Disneyland Book of Lists Tests Magic Kingdom Mavens | NBC Southern California
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Disneyland Book of Lists Tests Magic Kingdom Mavens

Can you name the "Three Disneyland Locations Named After Songs"? The challenge is on.

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    Know your Disneyland stuff? A new book of rosters, trivia, and lists goes deeper into the lore of The Happiest Place on Earth. (Photo by Frazer Harrison/Getty Images)

    IT'S A FACT THAT'S AS TRUE... as the cap atop Donald Duck's head is blue: Disneyland devotees really like their factoids and trivia tidbits and historic morsels and anything to do with Disney and its original theme park. Look to the popularity of the Anaheim attraction's Hidden Mickeys, those design elements that bear the shape of Mickey Mouse's ears. (Popularity=books, web sites, and the many people wandering the park, pointing at railings and bushes.) And look to the many fans who align themselves with a particular ride or movie, all the while learning everything there is to know about it, including dates, names, and deep background. That deep background just got deeper, deeper than the waterway inside it's a small world and deeper even than the Rivers of America. "The Disneyland Book of Lists," a new trivia-laden tome from Santa Monica Press, recently debuted, and with it? A whole slew of rosters and rundowns and tallies and indexes that group the many facets of the world's best-known theme park in some fresh ways.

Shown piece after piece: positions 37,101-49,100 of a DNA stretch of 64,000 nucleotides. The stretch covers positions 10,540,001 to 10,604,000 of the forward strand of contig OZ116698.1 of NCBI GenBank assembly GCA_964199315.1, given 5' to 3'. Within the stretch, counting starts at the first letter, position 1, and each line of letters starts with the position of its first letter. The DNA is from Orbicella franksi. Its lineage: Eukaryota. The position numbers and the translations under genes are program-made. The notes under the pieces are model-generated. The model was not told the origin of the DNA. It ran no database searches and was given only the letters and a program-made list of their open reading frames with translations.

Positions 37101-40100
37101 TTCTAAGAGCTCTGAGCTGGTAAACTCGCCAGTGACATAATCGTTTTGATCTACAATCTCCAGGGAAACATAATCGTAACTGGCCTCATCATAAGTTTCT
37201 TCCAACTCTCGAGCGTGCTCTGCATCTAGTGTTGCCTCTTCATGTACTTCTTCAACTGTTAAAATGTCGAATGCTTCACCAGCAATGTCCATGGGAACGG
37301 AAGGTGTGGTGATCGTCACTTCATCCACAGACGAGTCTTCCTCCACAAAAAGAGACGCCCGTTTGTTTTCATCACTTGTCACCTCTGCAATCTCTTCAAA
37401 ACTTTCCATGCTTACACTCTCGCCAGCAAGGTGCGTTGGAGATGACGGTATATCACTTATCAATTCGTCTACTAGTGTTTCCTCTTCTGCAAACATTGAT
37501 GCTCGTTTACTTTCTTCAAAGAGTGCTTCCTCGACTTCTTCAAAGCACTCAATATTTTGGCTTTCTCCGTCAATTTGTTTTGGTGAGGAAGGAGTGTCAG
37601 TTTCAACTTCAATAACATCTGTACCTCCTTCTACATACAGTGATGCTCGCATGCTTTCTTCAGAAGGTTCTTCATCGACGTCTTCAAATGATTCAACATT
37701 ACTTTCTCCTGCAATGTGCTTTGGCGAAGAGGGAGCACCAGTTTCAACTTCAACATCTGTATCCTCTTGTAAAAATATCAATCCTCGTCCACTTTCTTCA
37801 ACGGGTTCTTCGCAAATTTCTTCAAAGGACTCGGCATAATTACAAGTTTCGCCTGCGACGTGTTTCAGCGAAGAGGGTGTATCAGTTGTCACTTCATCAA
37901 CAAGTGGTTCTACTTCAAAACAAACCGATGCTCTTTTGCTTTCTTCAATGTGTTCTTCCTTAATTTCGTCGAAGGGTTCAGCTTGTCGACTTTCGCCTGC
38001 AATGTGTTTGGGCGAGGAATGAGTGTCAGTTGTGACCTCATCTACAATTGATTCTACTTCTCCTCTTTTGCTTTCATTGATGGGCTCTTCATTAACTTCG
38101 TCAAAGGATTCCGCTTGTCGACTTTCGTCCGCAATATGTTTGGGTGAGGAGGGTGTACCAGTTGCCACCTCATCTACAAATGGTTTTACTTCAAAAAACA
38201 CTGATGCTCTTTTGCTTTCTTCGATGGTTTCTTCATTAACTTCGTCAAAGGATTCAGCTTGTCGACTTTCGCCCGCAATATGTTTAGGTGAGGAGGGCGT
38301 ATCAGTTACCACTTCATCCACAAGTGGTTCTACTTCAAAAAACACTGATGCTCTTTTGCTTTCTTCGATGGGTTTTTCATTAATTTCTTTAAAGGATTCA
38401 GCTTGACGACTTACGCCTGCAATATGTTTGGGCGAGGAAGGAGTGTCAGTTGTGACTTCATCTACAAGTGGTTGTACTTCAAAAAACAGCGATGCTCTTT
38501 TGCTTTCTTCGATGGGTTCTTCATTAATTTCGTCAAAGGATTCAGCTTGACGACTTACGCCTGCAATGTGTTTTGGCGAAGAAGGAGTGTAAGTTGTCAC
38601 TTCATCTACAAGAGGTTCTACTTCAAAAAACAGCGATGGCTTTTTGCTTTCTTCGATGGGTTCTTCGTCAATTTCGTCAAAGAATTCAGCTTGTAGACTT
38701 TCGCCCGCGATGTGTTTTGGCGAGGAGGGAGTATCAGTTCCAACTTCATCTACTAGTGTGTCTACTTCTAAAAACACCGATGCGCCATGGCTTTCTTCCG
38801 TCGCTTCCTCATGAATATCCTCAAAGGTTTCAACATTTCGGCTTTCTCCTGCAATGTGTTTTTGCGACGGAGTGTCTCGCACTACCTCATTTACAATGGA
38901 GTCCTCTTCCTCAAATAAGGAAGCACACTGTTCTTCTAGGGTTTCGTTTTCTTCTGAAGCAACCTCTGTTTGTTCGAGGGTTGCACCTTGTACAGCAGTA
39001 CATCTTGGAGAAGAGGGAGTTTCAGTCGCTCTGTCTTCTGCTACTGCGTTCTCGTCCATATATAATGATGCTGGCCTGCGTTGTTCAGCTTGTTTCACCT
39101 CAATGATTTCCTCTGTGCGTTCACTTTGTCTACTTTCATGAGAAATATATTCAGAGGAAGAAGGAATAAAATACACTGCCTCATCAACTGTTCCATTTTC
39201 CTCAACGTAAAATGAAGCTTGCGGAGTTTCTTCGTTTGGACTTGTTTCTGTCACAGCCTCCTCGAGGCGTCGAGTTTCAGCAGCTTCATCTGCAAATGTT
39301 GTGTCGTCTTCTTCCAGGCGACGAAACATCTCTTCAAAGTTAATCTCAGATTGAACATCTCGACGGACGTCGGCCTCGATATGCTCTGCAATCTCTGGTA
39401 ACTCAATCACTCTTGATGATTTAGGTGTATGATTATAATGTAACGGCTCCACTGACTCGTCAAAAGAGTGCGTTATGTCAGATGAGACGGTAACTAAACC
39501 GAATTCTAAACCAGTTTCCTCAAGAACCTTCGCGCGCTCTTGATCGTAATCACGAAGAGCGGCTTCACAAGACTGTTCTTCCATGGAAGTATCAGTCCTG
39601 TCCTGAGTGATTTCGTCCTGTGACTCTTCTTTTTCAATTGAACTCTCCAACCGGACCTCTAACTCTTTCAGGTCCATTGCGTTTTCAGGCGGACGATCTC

THE 16 TALLEST STRUCTURES... in Disneyland History is just one list in the book (which was provided for review). Do you think you know the sky-reaching-est structures at Disneyland? Ever? Good guesses if you guessed that the Sailing Ship Columbia and the original Moonliner Rocket made the cut. Another list spotlights A Dozen Dark Ride Vehicles (both the Haunted Mansion's Doom Buggies and the Alice in Wonderland caterpillar-shaped conveyances get a hearty shout-out). Plaques, castles, bathrooms, and even the books on Mr. Toad's shelves get their own lists, as do the speeds of rides, the names of the Big Thunder Mountain Railroad trains, and the 19 distinct sections of the old Disneyland parking lot (can you name them all? Eeyore, Goofy, Owl, and Pinocchio were indeed among them). Author Chris Strodder is the writer behind "The Disneyland Encyclopedia" and, while he has never worked for Disney, he just might out-super-fan the serious super-fans who spend each weekend riding rockets off Katella Avenue. But maybe not? It's hard to measure the love a maven has for the Mouse, which can be quite intense. Best bone up on your lists with a "listorian" who thoroughly, listily -- yes, listily -- loves the Big D. Maybe do it ahead of D23 Expo, the mega everything-Disney convention that's back in Anaheim after two years in August? You can D-light your co-fans as you queue up for the panels covering all of the park's history, lore, and trivia.